7. Of Moon and Men
"Tis ever common
That men are merriest when they are from home.
—William Shakespeare, Henry V, I, ii
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"Here they come!"
Auð put the meat-forks Barði insisted the Men would not use back into his hands. "Very well—but leave them where they can be quickly found if they are wanted!" Hastening to the gentle southern slope of their rooftop lawn, she joined the others who had gathered at Thyrnir's call. "How many are there?" she asked anxiously. Too few would be as bad as too many now, for the food was prepared and must be eaten.
"A score at least," Thyrnir assured her, climbing down from his perch on a dark spur of rock. He had the sharpest eyes among them. "I do not see Canand or the fellow who keeps their dogs, or Tearlag."
She did not remember a Tearlag. Auð shook her head; if they were not at the Men's Spring Day feast, they must be of no account. "All of the women have come?" Shading her eyes against the lowering sun, she peered over the edge of the tableland. There—a train of horses and Men, coming up by the dale that led to the shore, rather than down along the track.
"Where the Lady leads, who would not follow?" Sút asked dryly, and drained her stein.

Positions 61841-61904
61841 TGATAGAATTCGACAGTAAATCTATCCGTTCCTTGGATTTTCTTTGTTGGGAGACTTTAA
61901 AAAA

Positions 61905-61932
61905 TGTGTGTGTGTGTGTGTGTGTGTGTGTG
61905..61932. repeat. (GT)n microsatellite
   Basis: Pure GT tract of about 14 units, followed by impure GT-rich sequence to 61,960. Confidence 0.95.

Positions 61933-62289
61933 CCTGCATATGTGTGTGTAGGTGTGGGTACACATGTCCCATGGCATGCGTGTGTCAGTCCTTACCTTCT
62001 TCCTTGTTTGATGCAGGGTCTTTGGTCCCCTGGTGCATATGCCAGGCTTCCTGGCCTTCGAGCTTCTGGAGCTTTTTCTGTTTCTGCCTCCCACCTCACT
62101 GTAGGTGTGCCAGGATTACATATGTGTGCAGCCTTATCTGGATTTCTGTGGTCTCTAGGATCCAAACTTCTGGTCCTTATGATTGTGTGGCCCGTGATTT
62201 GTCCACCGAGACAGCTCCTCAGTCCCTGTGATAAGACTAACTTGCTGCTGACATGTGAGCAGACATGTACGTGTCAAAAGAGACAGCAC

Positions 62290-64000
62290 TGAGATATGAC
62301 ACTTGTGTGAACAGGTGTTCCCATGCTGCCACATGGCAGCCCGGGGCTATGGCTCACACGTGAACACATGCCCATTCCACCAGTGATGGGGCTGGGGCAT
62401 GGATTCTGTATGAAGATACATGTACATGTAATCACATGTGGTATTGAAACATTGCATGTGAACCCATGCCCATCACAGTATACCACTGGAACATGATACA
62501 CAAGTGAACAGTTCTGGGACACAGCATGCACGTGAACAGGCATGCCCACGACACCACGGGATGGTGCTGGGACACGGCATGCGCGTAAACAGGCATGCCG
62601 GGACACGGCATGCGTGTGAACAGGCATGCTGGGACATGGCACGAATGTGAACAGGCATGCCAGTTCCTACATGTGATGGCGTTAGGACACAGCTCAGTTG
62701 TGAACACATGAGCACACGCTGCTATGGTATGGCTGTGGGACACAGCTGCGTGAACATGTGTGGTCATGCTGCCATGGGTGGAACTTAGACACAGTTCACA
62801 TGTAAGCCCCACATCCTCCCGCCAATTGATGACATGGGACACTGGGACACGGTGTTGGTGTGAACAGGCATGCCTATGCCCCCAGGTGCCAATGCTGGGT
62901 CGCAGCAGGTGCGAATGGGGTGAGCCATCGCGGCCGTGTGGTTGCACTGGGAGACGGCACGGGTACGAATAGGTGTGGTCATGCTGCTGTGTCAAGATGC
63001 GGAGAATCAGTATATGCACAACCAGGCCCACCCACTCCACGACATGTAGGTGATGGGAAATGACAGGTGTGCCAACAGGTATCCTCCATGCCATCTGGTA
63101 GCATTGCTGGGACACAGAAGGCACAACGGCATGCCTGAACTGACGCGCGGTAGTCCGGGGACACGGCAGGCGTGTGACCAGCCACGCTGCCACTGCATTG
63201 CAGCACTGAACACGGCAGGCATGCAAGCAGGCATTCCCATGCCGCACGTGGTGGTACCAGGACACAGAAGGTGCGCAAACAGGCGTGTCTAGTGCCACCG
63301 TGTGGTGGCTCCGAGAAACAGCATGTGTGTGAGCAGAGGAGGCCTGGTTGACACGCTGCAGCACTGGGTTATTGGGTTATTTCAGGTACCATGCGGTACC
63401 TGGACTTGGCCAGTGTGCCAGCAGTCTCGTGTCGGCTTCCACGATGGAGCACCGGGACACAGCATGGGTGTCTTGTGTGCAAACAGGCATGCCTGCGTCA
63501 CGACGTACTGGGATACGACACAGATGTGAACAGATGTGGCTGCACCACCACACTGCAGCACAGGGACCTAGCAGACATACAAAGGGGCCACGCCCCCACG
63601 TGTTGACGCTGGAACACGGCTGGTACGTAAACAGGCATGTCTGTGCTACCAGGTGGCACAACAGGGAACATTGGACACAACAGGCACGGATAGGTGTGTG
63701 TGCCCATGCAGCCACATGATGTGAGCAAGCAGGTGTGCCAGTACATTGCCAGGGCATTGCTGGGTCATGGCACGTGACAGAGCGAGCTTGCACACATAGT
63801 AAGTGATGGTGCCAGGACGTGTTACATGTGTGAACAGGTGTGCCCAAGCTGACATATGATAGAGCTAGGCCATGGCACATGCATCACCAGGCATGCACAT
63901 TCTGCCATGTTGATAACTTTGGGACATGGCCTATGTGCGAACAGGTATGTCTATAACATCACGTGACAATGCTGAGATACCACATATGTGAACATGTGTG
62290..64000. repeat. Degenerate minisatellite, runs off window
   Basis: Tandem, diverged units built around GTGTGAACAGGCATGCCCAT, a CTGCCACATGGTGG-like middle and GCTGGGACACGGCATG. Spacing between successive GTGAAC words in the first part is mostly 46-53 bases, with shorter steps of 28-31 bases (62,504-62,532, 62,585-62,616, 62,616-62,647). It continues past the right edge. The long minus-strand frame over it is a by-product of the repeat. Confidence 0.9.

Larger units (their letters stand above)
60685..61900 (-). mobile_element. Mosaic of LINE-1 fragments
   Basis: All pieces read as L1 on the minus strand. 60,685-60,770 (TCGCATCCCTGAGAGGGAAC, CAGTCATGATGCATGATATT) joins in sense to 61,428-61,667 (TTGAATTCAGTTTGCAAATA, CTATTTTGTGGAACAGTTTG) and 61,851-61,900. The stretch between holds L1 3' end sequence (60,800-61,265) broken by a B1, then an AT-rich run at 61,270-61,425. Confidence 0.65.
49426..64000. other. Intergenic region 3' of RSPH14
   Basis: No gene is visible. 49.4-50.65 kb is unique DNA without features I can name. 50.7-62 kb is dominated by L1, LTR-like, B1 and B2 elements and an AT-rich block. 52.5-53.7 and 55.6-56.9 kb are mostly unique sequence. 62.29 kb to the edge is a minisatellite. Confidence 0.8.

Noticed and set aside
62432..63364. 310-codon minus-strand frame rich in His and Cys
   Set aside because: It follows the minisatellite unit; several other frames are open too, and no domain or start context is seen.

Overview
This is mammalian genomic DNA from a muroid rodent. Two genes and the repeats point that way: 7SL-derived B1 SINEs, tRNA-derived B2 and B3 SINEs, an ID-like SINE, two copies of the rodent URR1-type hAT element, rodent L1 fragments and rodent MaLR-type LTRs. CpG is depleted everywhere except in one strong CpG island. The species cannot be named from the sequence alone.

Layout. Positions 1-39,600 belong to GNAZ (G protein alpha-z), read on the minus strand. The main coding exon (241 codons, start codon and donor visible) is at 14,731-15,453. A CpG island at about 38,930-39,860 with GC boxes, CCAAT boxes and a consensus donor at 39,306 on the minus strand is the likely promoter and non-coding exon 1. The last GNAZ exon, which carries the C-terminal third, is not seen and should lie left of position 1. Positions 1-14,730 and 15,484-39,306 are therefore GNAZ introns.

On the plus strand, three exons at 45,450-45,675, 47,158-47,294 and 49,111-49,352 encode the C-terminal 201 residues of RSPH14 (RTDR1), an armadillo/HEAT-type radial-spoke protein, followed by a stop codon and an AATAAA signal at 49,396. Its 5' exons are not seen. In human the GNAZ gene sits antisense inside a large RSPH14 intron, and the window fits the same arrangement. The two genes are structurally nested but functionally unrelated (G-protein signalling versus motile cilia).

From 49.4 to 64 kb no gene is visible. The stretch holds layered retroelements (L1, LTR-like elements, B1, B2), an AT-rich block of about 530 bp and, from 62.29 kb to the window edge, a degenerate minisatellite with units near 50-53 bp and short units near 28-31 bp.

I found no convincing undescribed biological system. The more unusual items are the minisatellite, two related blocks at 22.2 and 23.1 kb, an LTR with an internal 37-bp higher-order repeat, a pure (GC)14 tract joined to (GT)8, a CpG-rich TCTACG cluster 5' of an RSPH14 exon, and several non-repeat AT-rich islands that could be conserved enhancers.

"Many!" Rekk flung back with a laugh. "Thyrnir, is that Halpan, there beside Rian?"
It might be. The Dúnedain made a little cavalcade, and their men were as alike as needles: long and slim and dark-headed, all clad in shades of grey. The splash of sea-beryl blue at the front would be the Lady; the truer cobalt just behind, steely guardians on either hand, Rian. Then came the common Men, afoot, though two—one was Maelchon, that she could see—led strapping horses laden with packbaskets. Was that one of the small children, perched on the beast's high back? Gaernath, also mounted, brought up the rear of the train; there was no mistaking the fiery blaze of his hair.
"Is the Dunlending there as well?" Veylin asked.
Auð cast a discreet glance towards her brother. His pleasure in this feast was not unalloyed, she knew, since the Lady had given her hand to Dírmaen . . . but she wondered if he misunderstood how deeply his friend had committed herself. In the spring he had spoken, with heart-wrenched candor, of marriage and union; yet the other men spoke only of betrothal. He appeared at ease now, the heel of his game leg resting on a low boulder, pipe in hand.
"No," Thyrnir assured him, then added, "Rian will miss his harping."
Rekk snorted into his stein. "You will miss the chance to put down your fiddle while he plays! Go on—take whomever Bersa can spare, and help our guests get their goods up the hill."
Grimr, however, lingered. "What Dunlending do you speak of?"
"Partalan is his name," Veylin told him, knocking the dottle from his pipe. "A surly fellow, like most of his breed, but a rare hand with blade and harp. He it was who rammed the mother of fiends with his horse. Yet since he will quarrel with all—Dwarf, Elf, or Man of the Star—save the folk of Srathen Brethil, the Lady has sent him there to guard those who have returned. We see him seldom now."
With a nod of thanks, Grimr went after the other hired men and prentices.
"Why did she not simply dismiss him, if he is so troublesome?" Sút asked.
Rekk stared at her. "You are harsh. Where is such a Man to find employment, if not with those he has bled for?"
"Dunlendings readily find pay if they are quick with their swords, or so I have heard."